Combat was servicable, but too JRPGish for my taste and had little strategy since you can’t (for instance) position yourself. So it is usually only came down to figuring out which attack a specific enemy type was vulnerable to. The two main boss fights were the only ones a bit challenging, for those you HAD to make perfect combos, time debuffing/healing item usage with the boss special attacks, etc.

    Graphics, sound, and in game animations pretty nice. The constant jokes usually worth a chuckle, with one or two laugh out loud moments.

    I ordered second game and downloaded it yesterday, just got to finish Dead Space first.

  11. MrDeVil_909 says:

    First game was an enjoyable romp and I’m expecting the same thing from the next one. Anyone enjoying a super deep experience is setting themselves up for disappointment, the game is fun in one of it’s most fundamental forms.

    The complaints about combat are bizarre to me, I wonder if people were playing the same game. A lot of people struggled, but I think I lost 2 battles in total. And there is no fail state so it is irrelevant.

    I’m buying it on Greenhouse so PA and Hothead get the biggest possible slice.

  12. Dexton says:

    I didn’t like the combat much at first, but once I got the hang of it I really started to enjoy the first episode.

    The writing and humor is classic Penny Arcade, if you don’t like the comics you will not like the game. If you do like the comics and can get the hang of the combat then it’s definitley worth a few quid and a few hours of your week.

    Not sure if I will play the second though, lots of other good games around I would rather play right now.

  13. Bobsy says:

    PA:otRSPoD is stylish, very stylish. In both visuals and dialogue (obviously, considering where it’s come from) but also music, it’s a real treat. People who hate Penny Arcade (with the same ridiculous vehemence you see people hating Barack Obama with) will inevitably dislike it.

    But yeah, stylish to a degree you don’t often see these days. It’s a delicious confection – fancy, sweet-tasting and extremely enjoyable, but not especially filling and probably not good for you in the long term.

  14. jalf says:

    I really enjoyed the first game as well. As said, the non-combat parts were pretty basic, but the combat worked well imo, and the art style and plot were lovely.

    And of course, plenty of PA humour. I’d say yes, play it. It can be done in an afternoon, and it’s enjoyable.

  15. Bobsy says:

    Oh, and as before, the 300mb demo is in fact the whole thing, unlockable at any time using magic codes and things.

  16. jonfitt says:

    It was ok, the adventuring was basic, and the battling was fby and large fun. it gets to that FF situation in the harder fights where it’s like spinning plates, you’re constantly resurrecting players while trying to find an opportunity to get a good hit in.

    It doesn’t take long to finish, I’d wait until you have an afternoon respite from the season’s onslaught. Perhaps Christmas Eve before heading out to the pub.

  17. ShaunCG says:

    I loved it, though as Okami points out at the top the final boss was much harder than any other enemy (even at the top level) and whilst I had few problems with blocks, executing successful counters was near-impossible with the majority of foes.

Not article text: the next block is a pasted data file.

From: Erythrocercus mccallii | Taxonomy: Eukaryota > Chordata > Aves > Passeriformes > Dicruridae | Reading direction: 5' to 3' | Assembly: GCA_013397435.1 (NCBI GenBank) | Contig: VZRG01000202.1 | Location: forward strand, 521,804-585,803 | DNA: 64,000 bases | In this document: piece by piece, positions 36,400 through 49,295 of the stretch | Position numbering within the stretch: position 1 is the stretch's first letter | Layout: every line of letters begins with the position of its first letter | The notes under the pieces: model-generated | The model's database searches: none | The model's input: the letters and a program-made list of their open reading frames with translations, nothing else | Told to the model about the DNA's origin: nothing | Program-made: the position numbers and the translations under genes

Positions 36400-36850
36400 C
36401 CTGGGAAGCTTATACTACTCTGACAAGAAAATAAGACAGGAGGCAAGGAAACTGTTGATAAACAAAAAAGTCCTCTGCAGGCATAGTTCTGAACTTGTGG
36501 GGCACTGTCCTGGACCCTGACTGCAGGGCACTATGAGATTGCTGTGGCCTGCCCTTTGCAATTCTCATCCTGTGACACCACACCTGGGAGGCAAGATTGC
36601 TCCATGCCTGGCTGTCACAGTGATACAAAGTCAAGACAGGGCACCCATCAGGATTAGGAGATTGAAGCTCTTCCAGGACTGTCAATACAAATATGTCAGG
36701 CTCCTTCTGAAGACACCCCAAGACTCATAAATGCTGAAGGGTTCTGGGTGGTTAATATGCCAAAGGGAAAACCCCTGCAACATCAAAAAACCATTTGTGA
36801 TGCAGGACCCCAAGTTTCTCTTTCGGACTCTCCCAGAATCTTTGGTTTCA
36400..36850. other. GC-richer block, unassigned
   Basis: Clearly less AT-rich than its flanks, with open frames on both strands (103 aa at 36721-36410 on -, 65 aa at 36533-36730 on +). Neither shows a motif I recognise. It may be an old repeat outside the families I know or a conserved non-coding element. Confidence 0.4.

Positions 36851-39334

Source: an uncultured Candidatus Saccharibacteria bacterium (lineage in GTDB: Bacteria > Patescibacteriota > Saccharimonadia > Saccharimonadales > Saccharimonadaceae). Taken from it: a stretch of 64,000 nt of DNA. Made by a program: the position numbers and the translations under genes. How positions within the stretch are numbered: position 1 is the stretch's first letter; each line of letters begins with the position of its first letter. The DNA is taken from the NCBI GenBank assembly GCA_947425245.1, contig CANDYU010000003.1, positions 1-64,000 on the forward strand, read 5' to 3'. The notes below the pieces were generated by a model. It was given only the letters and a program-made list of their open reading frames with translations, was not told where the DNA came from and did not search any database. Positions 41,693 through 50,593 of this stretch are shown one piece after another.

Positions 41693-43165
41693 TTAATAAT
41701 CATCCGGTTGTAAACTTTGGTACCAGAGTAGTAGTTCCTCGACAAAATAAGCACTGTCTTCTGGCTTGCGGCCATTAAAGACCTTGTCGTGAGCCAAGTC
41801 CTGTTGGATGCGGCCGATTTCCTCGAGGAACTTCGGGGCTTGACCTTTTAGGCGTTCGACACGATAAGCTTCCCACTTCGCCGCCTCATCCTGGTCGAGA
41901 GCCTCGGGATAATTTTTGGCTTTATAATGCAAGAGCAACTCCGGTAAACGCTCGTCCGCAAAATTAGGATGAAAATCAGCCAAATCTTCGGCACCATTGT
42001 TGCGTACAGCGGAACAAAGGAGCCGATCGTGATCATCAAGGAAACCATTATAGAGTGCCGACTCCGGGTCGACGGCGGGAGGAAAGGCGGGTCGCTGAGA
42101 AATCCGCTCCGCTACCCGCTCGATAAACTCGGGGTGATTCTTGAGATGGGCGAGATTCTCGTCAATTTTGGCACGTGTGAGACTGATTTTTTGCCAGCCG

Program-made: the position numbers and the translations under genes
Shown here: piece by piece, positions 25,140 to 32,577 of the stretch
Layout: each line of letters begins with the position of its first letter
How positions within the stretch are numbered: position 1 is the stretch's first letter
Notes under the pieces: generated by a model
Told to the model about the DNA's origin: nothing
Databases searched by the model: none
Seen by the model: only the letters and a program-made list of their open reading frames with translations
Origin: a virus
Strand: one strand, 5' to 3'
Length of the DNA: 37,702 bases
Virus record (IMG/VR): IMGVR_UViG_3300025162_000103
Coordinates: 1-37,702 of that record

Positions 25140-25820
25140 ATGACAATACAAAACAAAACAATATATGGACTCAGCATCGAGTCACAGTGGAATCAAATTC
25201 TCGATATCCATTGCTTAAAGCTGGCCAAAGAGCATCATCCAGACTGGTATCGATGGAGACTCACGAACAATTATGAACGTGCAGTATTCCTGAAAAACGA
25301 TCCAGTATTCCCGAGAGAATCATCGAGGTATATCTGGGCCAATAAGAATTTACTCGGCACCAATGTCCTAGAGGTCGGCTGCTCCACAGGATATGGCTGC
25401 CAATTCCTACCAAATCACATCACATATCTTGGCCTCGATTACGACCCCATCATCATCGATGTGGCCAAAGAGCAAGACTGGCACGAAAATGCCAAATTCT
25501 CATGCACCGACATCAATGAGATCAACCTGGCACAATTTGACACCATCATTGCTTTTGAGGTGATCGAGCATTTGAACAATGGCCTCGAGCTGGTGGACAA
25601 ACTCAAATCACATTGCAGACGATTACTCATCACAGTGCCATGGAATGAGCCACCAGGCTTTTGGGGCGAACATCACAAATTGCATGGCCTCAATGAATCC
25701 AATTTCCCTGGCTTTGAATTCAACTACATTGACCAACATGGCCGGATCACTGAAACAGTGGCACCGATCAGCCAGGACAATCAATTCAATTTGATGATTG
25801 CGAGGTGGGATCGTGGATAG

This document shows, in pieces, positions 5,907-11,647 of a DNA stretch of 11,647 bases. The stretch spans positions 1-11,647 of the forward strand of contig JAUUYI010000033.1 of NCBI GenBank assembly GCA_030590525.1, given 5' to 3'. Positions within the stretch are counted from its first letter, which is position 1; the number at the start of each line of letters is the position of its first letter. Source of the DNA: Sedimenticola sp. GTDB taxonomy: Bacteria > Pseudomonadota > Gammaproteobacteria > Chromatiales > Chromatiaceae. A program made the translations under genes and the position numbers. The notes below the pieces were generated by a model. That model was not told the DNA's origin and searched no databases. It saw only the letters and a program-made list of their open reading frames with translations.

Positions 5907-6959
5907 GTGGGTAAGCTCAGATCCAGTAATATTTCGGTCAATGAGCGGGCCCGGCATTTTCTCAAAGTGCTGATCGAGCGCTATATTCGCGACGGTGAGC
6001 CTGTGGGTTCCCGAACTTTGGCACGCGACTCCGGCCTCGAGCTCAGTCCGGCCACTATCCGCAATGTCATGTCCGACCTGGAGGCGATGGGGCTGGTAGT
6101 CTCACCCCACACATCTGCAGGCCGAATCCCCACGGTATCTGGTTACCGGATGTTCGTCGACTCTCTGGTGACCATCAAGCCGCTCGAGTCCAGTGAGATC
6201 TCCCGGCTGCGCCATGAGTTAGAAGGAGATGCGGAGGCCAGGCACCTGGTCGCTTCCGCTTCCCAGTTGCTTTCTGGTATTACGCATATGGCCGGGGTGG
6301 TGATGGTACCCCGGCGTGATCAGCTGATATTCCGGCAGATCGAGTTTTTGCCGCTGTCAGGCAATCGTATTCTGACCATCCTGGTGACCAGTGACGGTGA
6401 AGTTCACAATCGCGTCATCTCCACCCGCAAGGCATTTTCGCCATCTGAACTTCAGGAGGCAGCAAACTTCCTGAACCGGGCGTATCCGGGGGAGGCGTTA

18. jalf says:

    it gets to that FF situation in the harder fights where it’s like spinning plates, you’re constantly resurrecting players while trying to find an opportunity to get a good hit in.

    What? I don’t think I died more than a couple of times in my first playthrough, and not once on the final boss. Block his blows, and pile up the damage, and you’re done. (Played it again yesterday because I lost the savegame, and didn’t want to start with a new character in ep2, and didn’t die once)

    The battles aren’t really hard, are they?

    As ShaunCG says, counters are tricky to pull off, but I don’t think there’s a problem with that. Would be silly if you could constantly counter enemy blows.

  19. matte_k says:

    Enjoyed the first one, not a great game by any means, but a worthwhile investment for an afternoon or two- the writing and art direction is good, comic timing is excellent, and the plot just gets more absurd the further in you get. Nice to see they’ve added a few new features in the second episode, lots of unlockable stuff, different combat moves and items, but generally maintaining the standard set by the first.

    On a side note, more games in this steampunkish setting would be a boon-anyone remember The Chaos Engine?

  20. gnome says:

    I found the first episode incredibly polished, rather funny, good looking and with an enjoyable story, but what I really loved about it was the design and the mechanics. The timed turn-based combat was ace as were the exploration/light-adventure bits. Episode 2 (judging by the demo) seems slightly improved, though I’d rather have one full game on a disc than some episodes…

  21. Morph says:

    Enjoyed the first one a lot. The best things about it were probably the design and setting, and it was genuinley funny. The combat was JRPGish but the timing twists made it more fun, except my keyboard’s sticky space bar kind of made some of them a bit harder than they should be. A few niggles in the gameplay but a fairly solid game and worth the money, considering I was inspired enough to play it twice.

    Played through a bit of Ep 2. More of the same of course but nothing wrong in that.